Volunteers from a previous EarthShare NC litter patrol display their bounty.

As waterways go, Durham’s Goose Creek isn’t one you’d likely plan to spend a day paddling or fishing. In fact, it’s barely wide enough to accommodate a kayak, or deep enough to support much more than minnows.

Yet the creek plays a vital role in the health of water you may well play in. And drink.

Goose Creek’s headwaters are inauspiciously located in downtown Durham. The short-lived creek makes its way through residential east Durham before flowing into Ellerbe Creek near East Club Boulevard. Ellerbe Creek eventually feeds into Falls Lake, the water supply for much of the Triangle.

Years back, Goose Creek was altered to make a beeline through low-lying east Durham neighborhoods. Whenever there was a decent rain, litter in nearby neighborhoods was swept into Goose Creek, which carried it straight to Ellerbe Creek and eventually Falls Lake. In addition to being our water supply, it’s also a favorite recreational hot spot in the Triangle, for its fishing, its paddling, it’s hiking (a 60-mile run of the statewide Mountains-to-Sea Trail hugs the lake’s south shore).

A City of Durham watershed improvement project sought to minimize Goose Creek’s pollutant contribution by altering the channel, making it more sinuous, inserting riffles, runs, pools and glides. Those new twists, turns and pauses allow water to seep back into the ground. They also serve to collect litter, keeping it from traveling downstream into Falls Lake. And that makes the litter easier to collect — provided there’s someone to collect it.

“We’re out there about once a month,” says Tania Dautlick, Executive Director of Keep Durham Beautiful, one of 600 local affiliates of Keep America Beautiful.

One of Dautlick’s many jobs as Keep Durham Beautiful’s lone full-time employee is to wrangle volunteers for such jobs as policing Goose Creek. On April 20, Dautlick will wrangle volunteers from Great Outdoor Provision Co., who will be participating in EarthShareNC’s second annual Earth Day Corporate Challenge.

“Efforts like our participation in the Corporate Challenge are just a drop in the bucket necessary to help preserve and protect natural places for the next generation to enjoy,” says Chuck Millsaps, Great Outdoor Provision’s Minister of Culture. “It’s our way of giving back.”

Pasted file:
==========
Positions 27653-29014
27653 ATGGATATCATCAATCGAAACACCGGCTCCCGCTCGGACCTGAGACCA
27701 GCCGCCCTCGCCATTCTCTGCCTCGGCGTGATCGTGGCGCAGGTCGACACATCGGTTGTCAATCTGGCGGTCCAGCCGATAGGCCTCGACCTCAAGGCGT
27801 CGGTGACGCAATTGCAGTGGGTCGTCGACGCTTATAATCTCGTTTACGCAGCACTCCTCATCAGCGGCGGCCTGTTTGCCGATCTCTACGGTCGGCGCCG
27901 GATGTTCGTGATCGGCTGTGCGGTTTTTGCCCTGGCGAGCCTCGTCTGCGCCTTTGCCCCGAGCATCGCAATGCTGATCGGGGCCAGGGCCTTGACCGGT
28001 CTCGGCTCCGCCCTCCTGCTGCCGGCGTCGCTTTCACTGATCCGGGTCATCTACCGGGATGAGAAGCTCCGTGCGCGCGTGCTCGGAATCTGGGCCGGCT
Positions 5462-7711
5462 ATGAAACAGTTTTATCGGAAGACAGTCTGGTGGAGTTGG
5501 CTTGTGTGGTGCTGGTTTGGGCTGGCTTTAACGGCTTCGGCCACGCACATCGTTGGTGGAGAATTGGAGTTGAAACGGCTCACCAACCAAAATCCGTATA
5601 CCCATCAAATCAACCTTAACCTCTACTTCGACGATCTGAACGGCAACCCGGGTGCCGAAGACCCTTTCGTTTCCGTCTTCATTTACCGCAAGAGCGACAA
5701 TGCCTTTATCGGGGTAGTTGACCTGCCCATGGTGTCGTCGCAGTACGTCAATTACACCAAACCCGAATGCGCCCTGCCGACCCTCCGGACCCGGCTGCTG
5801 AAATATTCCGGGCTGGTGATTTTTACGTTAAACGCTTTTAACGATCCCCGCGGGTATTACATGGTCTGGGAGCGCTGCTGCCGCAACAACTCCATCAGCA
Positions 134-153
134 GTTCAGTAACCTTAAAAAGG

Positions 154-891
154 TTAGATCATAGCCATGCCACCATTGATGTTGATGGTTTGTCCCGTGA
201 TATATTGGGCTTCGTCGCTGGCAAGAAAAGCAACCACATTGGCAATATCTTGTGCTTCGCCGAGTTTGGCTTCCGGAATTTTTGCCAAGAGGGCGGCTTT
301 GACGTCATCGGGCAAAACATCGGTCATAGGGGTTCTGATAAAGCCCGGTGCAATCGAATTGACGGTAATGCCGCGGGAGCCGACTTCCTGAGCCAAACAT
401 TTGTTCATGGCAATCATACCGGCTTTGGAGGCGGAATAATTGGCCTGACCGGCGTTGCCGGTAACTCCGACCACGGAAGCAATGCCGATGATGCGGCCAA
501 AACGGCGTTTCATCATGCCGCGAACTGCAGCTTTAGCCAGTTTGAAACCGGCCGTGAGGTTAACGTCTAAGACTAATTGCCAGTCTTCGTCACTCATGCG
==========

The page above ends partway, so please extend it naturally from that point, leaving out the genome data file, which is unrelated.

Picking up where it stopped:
To those who might question the demand for conserving such places, he adds, “To understand the demand for open space for outdoor recreation here in the Triangle all one has to do is try to find a parking space on the weekend at any number of these beautiful areas.”

EarthShare NC launched its Earth Day Corporate Challenge last year, with 34 companies and more than 300 of their employees participating. So far this year, according to EarthShare NC Executive Director Heather Beard, 29 companies have signed up committing about 400 employees.

Participating companies are randomly paired with local nonprofits for a day of helping to clean the environment. Founded in 1991, EarthShare NC is a collective of nonprofits, the goal of which is to promote conservation “by partnering with employers to do workplace giving and employee engagement programs.”

EarthShare NC estimates that since its founding, thousands of corporate employees have volunteered their time, and more than $10 million has been directed through the Durham-based non-profit to environmental causes.

That corporate support is vital to EarthShare NC’s more than 70 members and other non-profits, such as Keep Durham Beautiful, to fulfill their missions.

In 2017, for instance, such support helped Keep Durham Beautiful:

  • Organize more than 4,000 volunteers to, amount other things:
  • Clean up 61,271 pounds of litter
  • Educate 1,157 youth through environmental stewardship programs and outreach
  • Divert 40,609 pounds of waste from the landfill
  • Established cafeteria recycling at 15 Durham Public schools
  • Give away 6,724 flowers and 220 trees (volunteers planted 634 trees on public property)
  • Install 18 new pollinator gardens

Despite Keep Durham Beautiful’s impressive achievements last year, there’s so much more to be done. For instance, Goose Creek, says Dautlick, is “one 20 to 30 pollution hotspots we routinely visit. Some are parks, some are creeks, some are illegal dump sites.” And that’s just to fulfill their role in litter collection and prevention: the 14-year-old non-profit is also tasked with promoting recycling and reducing waste, and planting trees and plants and otherwise helping to beautify Durham.

Dautlick is Keep Durham Beautiful’s lone employee. “I play the role of connector, matching the needs of the community with those people who can help meet those needs.” “Those people” being volunteers.

Volunteers who appreciate a clean community, a clean water supply, and scenic places to get out and explore.

Pitch in

  • To help Keep Durham Beautiful continue to beautify the Bull City, visit their website here to see how you can help.
  • If you’re with a corporation interested in getting involved with EarthShare NC and helping the state’s conservation non-profits fulfill their goals, visit their website, here.